Historic Ships

classic-boat-sailingClassic Wooden Sailboat

HMS Surpise

HMS Surprise Under Sails

HMS Surprise (replica ship), a modern replica of the 18th century Royal Navy frigate HMS Rose, modified to represent the 1796 HMS Surprise in the film Master and Commander: The Far Side of the World, and now owned by the San Diego Maritime Museum.


Historic Ships source 

HMS Surprise Wooden Tall Ship Model

HMS Surprise Wooden Ship Model 

H.M.S. Surprise has become famous as the 18th-century tall ship portrayed in the movie “Master and Commander: The Far Side of the World,” starring Russell Crowe. The ship used in the Academy Award-winning film is actually a modern tall ship – a magnificent replica of a 24-gun Royal Navy frigate. The Surprise was painstakingly re-created to look like a vessel from the Revolutionary War Era. The replica ship was christened H.M.S. Rose when launched in 1970 in Nova Scotia, and for more than 30 years it served as a sail-training vessel, primarily along the East Coast. In the movie, a fictional British frigate named the Surprise and a much larger French warship, the Acheron, stalk each other off of the coast of South America. The movie, directed by Peter Weir, was based on a book by author Patrick OBrian. After the movie, the ship’s name was officially changed from the Rose to the Surprise. Today, H.M.S. Surprise resides dockside at the San Diego Maritime Museum and is still seaworthy.

HMS Endeavour Hand Crafted Wooden Tall Ship Model 38

James Cook’s HMS Bark Endeavour Wooden Model Ship 

In 1768 Lieutenant James Cook, Royal Navy, set sail on HMS Endeavour on a voyage of exploration and scientific investigation and through his journeys, Cook is considered to be one of the greatest explorers. In 1770 Cook reached New Zealand where he circumnavigated and completely charted the north and south islands before continuing west. In April, he sighted the east coast of Australia and sailed north along the coast before anchoring in what he named Botany Bay. He then continued north to Cape York and on to Jakarta and Indonesia.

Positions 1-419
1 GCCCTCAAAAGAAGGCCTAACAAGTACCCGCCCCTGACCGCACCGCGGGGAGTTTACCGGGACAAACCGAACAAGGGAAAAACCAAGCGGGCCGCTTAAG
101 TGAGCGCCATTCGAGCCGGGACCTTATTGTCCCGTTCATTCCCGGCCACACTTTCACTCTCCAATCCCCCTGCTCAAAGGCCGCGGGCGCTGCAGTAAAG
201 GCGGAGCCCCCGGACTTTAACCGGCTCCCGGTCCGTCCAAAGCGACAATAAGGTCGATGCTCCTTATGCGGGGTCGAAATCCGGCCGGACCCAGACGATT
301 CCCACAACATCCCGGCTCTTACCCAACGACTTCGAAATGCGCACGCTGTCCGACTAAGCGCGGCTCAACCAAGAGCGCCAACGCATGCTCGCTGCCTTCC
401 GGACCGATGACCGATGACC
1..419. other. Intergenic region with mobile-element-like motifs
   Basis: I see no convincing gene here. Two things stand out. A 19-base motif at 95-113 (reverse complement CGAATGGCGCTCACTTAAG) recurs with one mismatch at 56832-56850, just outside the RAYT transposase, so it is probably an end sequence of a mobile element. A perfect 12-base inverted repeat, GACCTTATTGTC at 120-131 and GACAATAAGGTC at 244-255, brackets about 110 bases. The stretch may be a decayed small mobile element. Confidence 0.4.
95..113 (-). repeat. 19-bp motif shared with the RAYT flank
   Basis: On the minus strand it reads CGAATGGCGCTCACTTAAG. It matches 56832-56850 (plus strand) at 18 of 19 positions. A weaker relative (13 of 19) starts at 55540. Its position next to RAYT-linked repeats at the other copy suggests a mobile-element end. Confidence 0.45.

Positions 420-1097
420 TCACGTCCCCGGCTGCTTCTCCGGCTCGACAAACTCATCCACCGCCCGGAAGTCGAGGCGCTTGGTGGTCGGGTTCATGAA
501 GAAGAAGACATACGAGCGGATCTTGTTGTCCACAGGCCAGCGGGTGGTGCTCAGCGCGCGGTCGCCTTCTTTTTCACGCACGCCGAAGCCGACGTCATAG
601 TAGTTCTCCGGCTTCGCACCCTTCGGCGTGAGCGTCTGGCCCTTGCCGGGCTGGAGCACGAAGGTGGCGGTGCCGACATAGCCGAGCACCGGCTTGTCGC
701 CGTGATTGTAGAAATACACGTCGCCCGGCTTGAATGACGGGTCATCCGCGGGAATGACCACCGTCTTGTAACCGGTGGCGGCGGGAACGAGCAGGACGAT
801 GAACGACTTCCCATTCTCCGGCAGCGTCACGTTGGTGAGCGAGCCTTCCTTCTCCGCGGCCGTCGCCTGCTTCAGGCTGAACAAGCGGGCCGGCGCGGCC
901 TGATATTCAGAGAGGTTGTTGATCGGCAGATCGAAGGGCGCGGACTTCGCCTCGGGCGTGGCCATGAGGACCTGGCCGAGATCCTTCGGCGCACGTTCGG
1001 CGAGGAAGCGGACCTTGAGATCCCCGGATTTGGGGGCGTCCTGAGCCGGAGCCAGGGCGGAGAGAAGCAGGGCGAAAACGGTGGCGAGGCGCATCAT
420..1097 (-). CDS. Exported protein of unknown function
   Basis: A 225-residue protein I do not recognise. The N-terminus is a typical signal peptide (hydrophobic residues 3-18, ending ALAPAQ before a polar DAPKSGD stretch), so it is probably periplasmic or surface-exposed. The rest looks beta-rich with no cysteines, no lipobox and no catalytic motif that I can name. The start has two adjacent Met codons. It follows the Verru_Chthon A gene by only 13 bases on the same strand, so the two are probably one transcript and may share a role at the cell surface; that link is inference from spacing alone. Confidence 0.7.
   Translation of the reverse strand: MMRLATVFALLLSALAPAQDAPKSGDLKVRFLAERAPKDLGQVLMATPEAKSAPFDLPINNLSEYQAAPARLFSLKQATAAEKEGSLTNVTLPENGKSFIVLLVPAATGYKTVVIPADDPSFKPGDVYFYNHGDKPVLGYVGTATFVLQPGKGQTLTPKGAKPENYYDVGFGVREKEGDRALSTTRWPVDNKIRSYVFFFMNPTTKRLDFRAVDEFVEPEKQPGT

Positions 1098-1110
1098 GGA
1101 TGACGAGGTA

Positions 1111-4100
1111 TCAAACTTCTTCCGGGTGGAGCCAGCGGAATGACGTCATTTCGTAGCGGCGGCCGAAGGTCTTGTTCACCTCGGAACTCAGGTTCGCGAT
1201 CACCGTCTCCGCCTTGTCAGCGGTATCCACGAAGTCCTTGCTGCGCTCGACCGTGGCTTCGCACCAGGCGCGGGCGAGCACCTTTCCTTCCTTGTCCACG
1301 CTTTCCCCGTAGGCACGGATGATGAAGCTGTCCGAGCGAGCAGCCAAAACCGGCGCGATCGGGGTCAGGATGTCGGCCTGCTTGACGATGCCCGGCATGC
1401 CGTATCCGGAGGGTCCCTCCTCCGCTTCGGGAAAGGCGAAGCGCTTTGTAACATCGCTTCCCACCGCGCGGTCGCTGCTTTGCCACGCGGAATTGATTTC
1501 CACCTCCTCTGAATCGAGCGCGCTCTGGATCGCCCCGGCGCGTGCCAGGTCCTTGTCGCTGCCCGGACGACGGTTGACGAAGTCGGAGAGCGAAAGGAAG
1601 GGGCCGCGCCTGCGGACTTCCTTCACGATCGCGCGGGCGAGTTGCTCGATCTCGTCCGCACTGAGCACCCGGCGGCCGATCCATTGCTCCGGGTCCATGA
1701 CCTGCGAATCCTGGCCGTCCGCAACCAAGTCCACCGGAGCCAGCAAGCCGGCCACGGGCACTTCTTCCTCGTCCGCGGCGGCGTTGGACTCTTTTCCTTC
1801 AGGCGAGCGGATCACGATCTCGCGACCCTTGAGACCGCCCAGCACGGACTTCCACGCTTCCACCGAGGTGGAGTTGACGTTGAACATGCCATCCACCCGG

During the four months voyage along the coast Cook charted the coastline from Victoria to Queensland and proclaimed the eastern part of the continent for Great Britain. Cook was the first person to accurately chart a substantial part of the coastline of Australia and to fix the continent in relation to known waters. His explorations of Australia were followed up within a few years by a British expedition to settle the ‘new’ continent.

Accordingly, Cook is considered a major figure in Australia’s modern history. Numerous places in Australia,particularly on the east Australian coast and New Zealand, have been named after him or his vessel, and many of the names he gave to parts of the Australian east coast in 1770 are still used (e.g. Cape Tribulation, Botany Bay, the Whitsunday’s). Cooks 1768-1771 voyages in HMS Endeavour is also considered to be of general historical importance because of its great contributions to the worlds knowledge of seamanship and navigation, as well as geography. On his voyages Cook became the first captain to calculate his longitudinal position with accuracy, using a complex mathematical formula developed in the 1760s. He was also the first to substantially reduce scurvy among his crew, a serious, sometimes fatal result of dietary deficiency on long voyages.